Hobbton student honored by law organization


By Chase Jordan - [email protected]



Meyer


Who was Miranda?

In the 1960s, Ernesto Miranda was identified in a police lineup by a woman, who accused him of kidnapping and rape. He was arrested and questioned by authorities for two hours until h confessed to the crimes. During the time, police did not tell Miranda about his Fifth Amendment protection against self-incrimination or his Sixth Amendment right to an attorney. The case went to trial in an Arizona state court and the prosecutor used the confession as evidence against Miranda, who was convicted and sentenced to 20 to 30 years in prison. His attorney appealed to the Arizona Supreme Court, which upheld the conviction. Later, an appeal was sent to the United States Supreme Court, which agreed to hear it along with four similar cases. In taking the case, the Court had to determine the role police have in protecting the rights of the accused guaranteed by the Fifth and Sixth Amendments.

A decision resulted in the Supreme Court ruling 5-4 in favor of Miranda. This decision gave rise to what has become known as the Miranda Warning: “You have the right to remain silent. Anything you say or do can and will be held against you in a court of law. You have the right to speak to an attorney. If you cannot afford an attorney, one will be appointed for you. Do you understand these rights as they have been read to you?”

Source — www.uscourts.gov

Ty Meyer, a student a Hobbton High School, was honored for his beliefs when it comes to the law and Miranda rights.

He received third place in the Law Day essay contest though the North Carolina Bar Association (NCBA), which featured entries from all over North Carolina.

“I was really excited,” Meyer said about his work titled “Liberty and Justice for All. It was a big surprise for me. I thought it would be something really interesting just to try out.”

The theme for 2016 was Miranda: More than Words.

“Without those words, we wouldn’t have liberty and justice to protect all people in America in a court of law,” Meyer said. “Every person has an equal opportunity to be heard.”

This year is the 50th anniversary of the U.S. Supreme Court Case, Miranda V. Arizona. The Miranda rights, is a right to silence given by police in the United States to suspects in custody or interrogation situations.

“It was about how important the Miranda rights were and how they impact our laws today and the significance of the Miranda rights,” Meyer said about his essay.

Along with other competitors across the state, he was recognized in Raleigh for his efforts. Students received awards for essay writing, poster art and moot court by North Carolina Supreme Court and Court of Appeals justices and judges. The Young Lawyers Division of NCBA hosted an awards luncheon at the City Club, where NCBA President Shelby Benton presented a proclamation by Gov. Pat McCrory.

Law Day was sparked by Charles S. Rhyne, president of the American Bar Association in the 1950s. With respect to the Cold War and Soviet Union’s commemoration of May Day, Rhyne drafted and personally delivered it to President Dwight D. Eisenhower, who proclaimed May 1, 1958, as the first observance.

“I think it’s important for students to understand how law works so they can be educated citizens,” he said.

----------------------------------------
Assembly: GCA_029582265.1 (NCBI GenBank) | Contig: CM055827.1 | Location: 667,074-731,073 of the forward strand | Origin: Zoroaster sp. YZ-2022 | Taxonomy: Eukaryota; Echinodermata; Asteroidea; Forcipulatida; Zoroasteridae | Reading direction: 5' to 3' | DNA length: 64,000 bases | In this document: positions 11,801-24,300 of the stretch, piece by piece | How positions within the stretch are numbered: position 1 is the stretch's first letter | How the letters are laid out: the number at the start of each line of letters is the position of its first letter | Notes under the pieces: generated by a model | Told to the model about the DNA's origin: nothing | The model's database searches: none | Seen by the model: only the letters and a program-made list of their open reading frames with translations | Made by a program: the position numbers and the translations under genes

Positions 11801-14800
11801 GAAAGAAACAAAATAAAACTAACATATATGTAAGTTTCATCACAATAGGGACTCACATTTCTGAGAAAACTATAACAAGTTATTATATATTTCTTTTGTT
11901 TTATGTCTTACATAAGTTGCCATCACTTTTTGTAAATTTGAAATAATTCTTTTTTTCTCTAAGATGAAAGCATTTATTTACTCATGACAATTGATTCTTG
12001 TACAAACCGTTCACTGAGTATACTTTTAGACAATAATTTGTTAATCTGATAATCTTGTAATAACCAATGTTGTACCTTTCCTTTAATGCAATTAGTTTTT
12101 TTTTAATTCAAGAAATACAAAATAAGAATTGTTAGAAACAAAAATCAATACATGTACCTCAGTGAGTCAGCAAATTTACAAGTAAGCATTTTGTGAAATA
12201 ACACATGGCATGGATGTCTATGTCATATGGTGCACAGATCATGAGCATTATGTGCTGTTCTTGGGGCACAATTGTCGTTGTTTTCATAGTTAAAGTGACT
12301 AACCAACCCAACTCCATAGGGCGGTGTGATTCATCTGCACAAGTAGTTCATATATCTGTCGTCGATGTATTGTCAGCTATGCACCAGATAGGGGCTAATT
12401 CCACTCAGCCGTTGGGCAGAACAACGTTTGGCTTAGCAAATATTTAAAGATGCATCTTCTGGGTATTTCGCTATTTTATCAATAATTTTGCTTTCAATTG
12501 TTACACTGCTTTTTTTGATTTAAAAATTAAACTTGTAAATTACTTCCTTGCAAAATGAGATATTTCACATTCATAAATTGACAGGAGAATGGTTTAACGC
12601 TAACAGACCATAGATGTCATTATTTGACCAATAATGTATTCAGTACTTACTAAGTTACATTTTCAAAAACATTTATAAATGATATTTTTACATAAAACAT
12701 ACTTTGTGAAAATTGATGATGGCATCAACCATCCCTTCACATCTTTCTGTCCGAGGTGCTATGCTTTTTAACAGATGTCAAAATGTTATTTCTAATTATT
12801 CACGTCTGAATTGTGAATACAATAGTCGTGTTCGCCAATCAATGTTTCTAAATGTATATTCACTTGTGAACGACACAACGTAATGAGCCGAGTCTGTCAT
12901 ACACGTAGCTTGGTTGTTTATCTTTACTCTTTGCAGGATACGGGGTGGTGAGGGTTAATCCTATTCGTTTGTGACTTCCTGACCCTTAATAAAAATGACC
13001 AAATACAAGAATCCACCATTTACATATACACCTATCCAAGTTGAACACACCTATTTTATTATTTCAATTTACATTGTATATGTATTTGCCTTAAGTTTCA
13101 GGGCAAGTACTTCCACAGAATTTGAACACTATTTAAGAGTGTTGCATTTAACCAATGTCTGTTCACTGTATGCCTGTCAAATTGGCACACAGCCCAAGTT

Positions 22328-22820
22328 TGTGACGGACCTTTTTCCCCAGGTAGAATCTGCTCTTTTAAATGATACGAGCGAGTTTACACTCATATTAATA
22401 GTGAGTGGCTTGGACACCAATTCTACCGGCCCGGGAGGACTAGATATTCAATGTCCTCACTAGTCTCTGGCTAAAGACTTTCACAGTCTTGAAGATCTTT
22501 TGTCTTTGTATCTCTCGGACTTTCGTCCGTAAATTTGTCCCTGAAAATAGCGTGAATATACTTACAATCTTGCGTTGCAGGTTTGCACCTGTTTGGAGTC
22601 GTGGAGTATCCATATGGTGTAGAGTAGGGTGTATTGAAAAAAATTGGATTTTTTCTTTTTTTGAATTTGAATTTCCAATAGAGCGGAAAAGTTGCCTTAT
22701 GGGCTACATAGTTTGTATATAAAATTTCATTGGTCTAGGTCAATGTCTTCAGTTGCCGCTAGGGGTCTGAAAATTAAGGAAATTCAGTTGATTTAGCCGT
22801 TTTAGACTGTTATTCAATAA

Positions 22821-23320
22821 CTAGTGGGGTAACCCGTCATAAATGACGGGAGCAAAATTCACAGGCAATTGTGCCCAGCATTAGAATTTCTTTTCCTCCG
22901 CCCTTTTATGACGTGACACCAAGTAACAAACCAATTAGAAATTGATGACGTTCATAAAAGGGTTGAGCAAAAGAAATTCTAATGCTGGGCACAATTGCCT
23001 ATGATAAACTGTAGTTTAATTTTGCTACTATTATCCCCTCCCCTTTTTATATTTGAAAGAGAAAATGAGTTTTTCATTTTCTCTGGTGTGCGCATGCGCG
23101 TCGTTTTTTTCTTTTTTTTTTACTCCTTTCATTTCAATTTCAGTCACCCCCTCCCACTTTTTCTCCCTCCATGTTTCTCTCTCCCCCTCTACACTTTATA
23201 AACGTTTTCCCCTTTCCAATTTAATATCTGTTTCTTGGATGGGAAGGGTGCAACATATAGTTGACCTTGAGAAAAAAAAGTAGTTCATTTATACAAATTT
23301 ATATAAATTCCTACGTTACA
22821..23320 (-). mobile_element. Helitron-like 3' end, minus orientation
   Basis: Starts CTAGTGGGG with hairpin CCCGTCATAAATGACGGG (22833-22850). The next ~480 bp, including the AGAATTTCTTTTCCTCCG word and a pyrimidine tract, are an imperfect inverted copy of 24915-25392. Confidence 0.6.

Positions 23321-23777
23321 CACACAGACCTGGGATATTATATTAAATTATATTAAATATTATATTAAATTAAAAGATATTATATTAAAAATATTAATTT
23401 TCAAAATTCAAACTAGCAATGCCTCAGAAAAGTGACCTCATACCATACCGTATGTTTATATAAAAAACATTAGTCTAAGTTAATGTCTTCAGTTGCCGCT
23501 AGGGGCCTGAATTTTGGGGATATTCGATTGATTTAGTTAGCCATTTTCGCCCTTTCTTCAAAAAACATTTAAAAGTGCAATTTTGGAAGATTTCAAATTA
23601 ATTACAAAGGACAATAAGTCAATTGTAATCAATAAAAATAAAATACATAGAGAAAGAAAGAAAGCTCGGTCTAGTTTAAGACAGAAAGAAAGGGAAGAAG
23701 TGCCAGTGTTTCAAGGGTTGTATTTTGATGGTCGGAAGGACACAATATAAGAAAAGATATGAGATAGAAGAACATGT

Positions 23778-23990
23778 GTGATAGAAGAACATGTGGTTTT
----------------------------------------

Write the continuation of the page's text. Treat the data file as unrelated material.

Meyer, a sophomore, is currently taking civics and economic courses at Hobbton High School. He was encouraged by his teacher Carly Fogleman to get involved with the contest.

“I thank the Bar Association and my teacher, Ms. Fogleman, my parents and everyone else who helped me,” he said.

The student from Faison is the son of Tracey and Sandra Meyer, a district attorney. Before the contest, Meyer received a little taste for law.

“I’ve spent a lot of time with her around courtrooms and around the courthouse, so I’ve been really involved with law stuff,” Meyer said.

Outside of the classroom, he’s a member of the cross country, baseball, and golf teams. He’s also participates with Hobbton’s Future Farmers of America, Future Business Leaders of America, Student Government Association, Beta Club and Science Club.

Who was Miranda?

In the 1960s, Ernesto Miranda was identified in a police lineup by a woman, who accused him of kidnapping and rape. He was arrested and questioned by authorities for two hours until h confessed to the crimes. During the time, police did not tell Miranda about his Fifth Amendment protection against self-incrimination or his Sixth Amendment right to an attorney. The case went to trial in an Arizona state court and the prosecutor used the confession as evidence against Miranda, who was convicted and sentenced to 20 to 30 years in prison. His attorney appealed to the Arizona Supreme Court, which upheld the conviction. Later, an appeal was sent to the United States Supreme Court, which agreed to hear it along with four similar cases. In taking the case, the Court had to determine the role police have in protecting the rights of the accused guaranteed by the Fifth and Sixth Amendments.

A decision resulted in the Supreme Court ruling 5-4 in favor of Miranda. This decision gave rise to what has become known as the Miranda Warning: “You have the right to remain silent. Anything you say or do can and will be held against you in a court of law. You have the right to speak to an attorney. If you cannot afford an attorney, one will be appointed for you. Do you understand these rights as they have been read to you?”

Source — www.uscourts.gov

Reach Chase Jordan at 910-249-4617. Follow us on Twitter at @SampsonInd and like us on Facebook.

By Chase Jordan

[email protected]

Meyer
http://clintonnc.com/wp-content/uploads/2016/05/web1_Meyer-1.jpgMeyer

Reach Chase Jordan at 910-249-4617. Follow us on Twitter at @SampsonInd and like us on Facebook.

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